Why talk about value mutual funds on this site?

  • Not everyone has the capital to diversify with stocks – While our primary goal is to help investors improve their analytical skills and their investment process, there is a large portion of the investing public that either prefers to let others manage their money or do not have enough fund to properly diversify. The purpose of this section of the website is to help investors find value oriented mutual funds that we believe possess the process and methodology and mindset to provide investors with reasonable returns without undue risks
  • Idea generation– We are constantly looking for new investment ideas and value oriented mutual funds is always a great place to start. There are numerous sites which track the changes in a fund’s positions. We are always looking at the changes in positions for ideas.
  • Some funds explain in detail their rationale for an idea or their investment process, which helps learning process.-  We have listed a number of mutual funds that provide their shareholders with more than just the basic summary of their fund’s performance and a brief description of what stocks impacted the fund’s performance over a given period of time. While we may not always agree with the stocks that are invested in as a result of their process or analysis, we do find several mutual fund companies spread a good deal of time explaining their process and provide real-time analysis of some ideas. This helps the learning process and provides food for thought and may challenge the investor to rethink part of his process or analysis.

Why do we need another list of mutual funds? There are already lots out there.

  • Most ranking systems are mechanical or quantitative. We acknowledge that there are probably hundreds of places to find mutual fund rankings, from Morningstar and Forbes, to newsletters and bloggers. However, we have found that almost all of these sources use quantitative methods with very little qualitative analysis of the portfolios or how past performance was generated. We believe that the same analysis methods we use to find stock with the potential to provide superior risk adjusted returns in the long run, can be applied to mutual funds as well.
  • All value funds are not the same. Just taking a cursory look at the top 25 holdings of many of the highly ranked or larger “value” funds shows that there is a wide range of definitions for “value investing”.  Some funds use the Buffett style of buying “high quality companies at reasonable prices”. Others adhere to a low price to book or price to earnings methodology and tend to have large concentrations of bank or other financial stocks. We have always had an aversion to large exposures to bank stocks due to their inherent leverage and opaque balance sheets. Some funds have large concentrations of stocks we have little understanding of ideas we just disagree with.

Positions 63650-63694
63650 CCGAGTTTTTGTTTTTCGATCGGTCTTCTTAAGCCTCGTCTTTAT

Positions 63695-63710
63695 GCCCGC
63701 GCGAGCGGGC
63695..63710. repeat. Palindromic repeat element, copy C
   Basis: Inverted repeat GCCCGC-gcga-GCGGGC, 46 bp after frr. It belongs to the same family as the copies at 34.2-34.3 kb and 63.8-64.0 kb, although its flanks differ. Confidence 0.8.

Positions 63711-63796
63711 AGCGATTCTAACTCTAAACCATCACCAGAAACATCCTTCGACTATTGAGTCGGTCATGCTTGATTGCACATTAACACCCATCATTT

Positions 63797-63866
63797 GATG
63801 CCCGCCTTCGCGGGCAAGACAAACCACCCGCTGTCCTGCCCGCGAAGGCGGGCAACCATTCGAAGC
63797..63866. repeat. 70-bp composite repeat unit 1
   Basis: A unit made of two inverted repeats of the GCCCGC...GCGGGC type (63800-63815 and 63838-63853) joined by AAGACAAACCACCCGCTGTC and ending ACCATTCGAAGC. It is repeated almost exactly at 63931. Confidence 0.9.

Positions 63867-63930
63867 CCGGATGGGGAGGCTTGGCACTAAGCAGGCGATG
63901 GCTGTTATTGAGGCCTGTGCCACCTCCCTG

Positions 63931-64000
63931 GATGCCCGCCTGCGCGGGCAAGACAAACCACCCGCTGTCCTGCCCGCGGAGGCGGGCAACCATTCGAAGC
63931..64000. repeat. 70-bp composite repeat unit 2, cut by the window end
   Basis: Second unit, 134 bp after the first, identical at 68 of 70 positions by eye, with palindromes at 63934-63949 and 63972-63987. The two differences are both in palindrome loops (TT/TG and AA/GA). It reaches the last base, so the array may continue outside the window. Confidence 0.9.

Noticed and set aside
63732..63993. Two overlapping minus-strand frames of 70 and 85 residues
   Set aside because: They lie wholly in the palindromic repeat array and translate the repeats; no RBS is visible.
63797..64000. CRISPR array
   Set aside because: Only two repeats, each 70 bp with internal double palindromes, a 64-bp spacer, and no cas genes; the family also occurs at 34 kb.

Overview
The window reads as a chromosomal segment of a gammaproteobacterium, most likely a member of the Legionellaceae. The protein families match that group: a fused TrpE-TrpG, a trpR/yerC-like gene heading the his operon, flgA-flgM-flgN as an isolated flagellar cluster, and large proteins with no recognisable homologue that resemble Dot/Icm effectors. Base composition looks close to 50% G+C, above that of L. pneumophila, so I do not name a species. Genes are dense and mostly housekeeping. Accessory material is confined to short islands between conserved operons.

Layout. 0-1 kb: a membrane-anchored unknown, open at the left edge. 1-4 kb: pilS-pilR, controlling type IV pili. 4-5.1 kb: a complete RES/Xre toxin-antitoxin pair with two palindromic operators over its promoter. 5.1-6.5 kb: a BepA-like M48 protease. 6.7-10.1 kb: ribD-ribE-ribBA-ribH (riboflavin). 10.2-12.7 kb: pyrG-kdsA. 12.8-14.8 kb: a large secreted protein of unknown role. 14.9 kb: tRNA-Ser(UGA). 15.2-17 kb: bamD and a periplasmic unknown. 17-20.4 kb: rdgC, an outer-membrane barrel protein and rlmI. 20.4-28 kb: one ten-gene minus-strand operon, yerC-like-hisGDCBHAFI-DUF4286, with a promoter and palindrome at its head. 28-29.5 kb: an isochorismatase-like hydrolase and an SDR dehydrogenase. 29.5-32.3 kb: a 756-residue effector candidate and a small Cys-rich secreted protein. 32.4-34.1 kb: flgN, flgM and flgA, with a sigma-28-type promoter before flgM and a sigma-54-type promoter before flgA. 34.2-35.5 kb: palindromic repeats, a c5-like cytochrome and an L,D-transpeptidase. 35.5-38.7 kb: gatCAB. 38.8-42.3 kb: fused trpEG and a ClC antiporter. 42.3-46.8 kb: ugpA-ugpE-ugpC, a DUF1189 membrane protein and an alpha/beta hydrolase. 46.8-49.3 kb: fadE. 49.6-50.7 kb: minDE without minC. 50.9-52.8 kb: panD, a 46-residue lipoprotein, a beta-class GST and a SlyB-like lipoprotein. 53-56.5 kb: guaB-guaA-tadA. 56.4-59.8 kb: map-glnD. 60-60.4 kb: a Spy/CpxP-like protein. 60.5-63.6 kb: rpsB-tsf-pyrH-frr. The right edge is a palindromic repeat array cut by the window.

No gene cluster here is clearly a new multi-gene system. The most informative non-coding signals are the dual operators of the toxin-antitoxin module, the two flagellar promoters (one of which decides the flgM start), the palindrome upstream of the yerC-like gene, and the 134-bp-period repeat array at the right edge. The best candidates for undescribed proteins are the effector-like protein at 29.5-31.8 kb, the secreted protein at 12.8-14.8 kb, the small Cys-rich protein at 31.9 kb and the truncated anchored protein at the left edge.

• We will try to assess risk and return by analyzing current mutual fund portfolio. We think this extra step improves investors chances of finding and staying with mutual funds that will provide a reasonable return for the risk.


When we are considering a value mutual fund for our “Like” list, we use a variety of data points as input. While we certainly look at many of the same quantitative metrics used to rank funds by others, we also look at qualitative factors that might be missed by a purely quantitative and mostly backward looking rating system. For example, due to their large exposure to low price to book bank and insurance stocks, many well known and highly ranked value funds suffered significant losses during the financial crisis.We prefer funds with as little exposure to the financial sector as possible. While there are times when financials will outperform the market and value funds that tilt that way will do well, we prefer to find funds that spend their time analyzing companies that are truly understandable through all investment cycles.

Some of the data points we like to see in funds we like.

  • Small Cap Tilt
    • We think there is more room to add value by investing in smaller capitalization companies. There is less analytical coverage, which means that in house research can really add value versus the “Street”. Large cap value funds tend to overweight financials or high quality growth companies, neither of which is the focus of this research.
  • Prefer ownership of less than 100 stocks.
    • If a mutual fund manager and his research team is really adding alpha, we would prefer to see them focusing shareholder money on their best ideas and not a lot of marginal ideas or “placeholder” ideas. While there are several value mutual funds that have very good long-term records of beating the indexes with larger portfolios (Royce Funds comes to mind), we tend to reward funds with smaller numbers of holdings.
  • Concentration of top 20 ideas.
    • Similar to the criteria above, we prefer funds with a higher concentration of assets on a smaller number of their ideas. This of course has advantages and disadvantages. Mistakes impact performance more than in more diversified funds, but that is all part of investing. These funds are more volatile than funds with only 20-25% of their assets in the top 25 names. But we do not view volatility as a risk or inherently bad. So our ratings more than likely “underweight” beta or other volatility metrics compared to more quantitative ratings.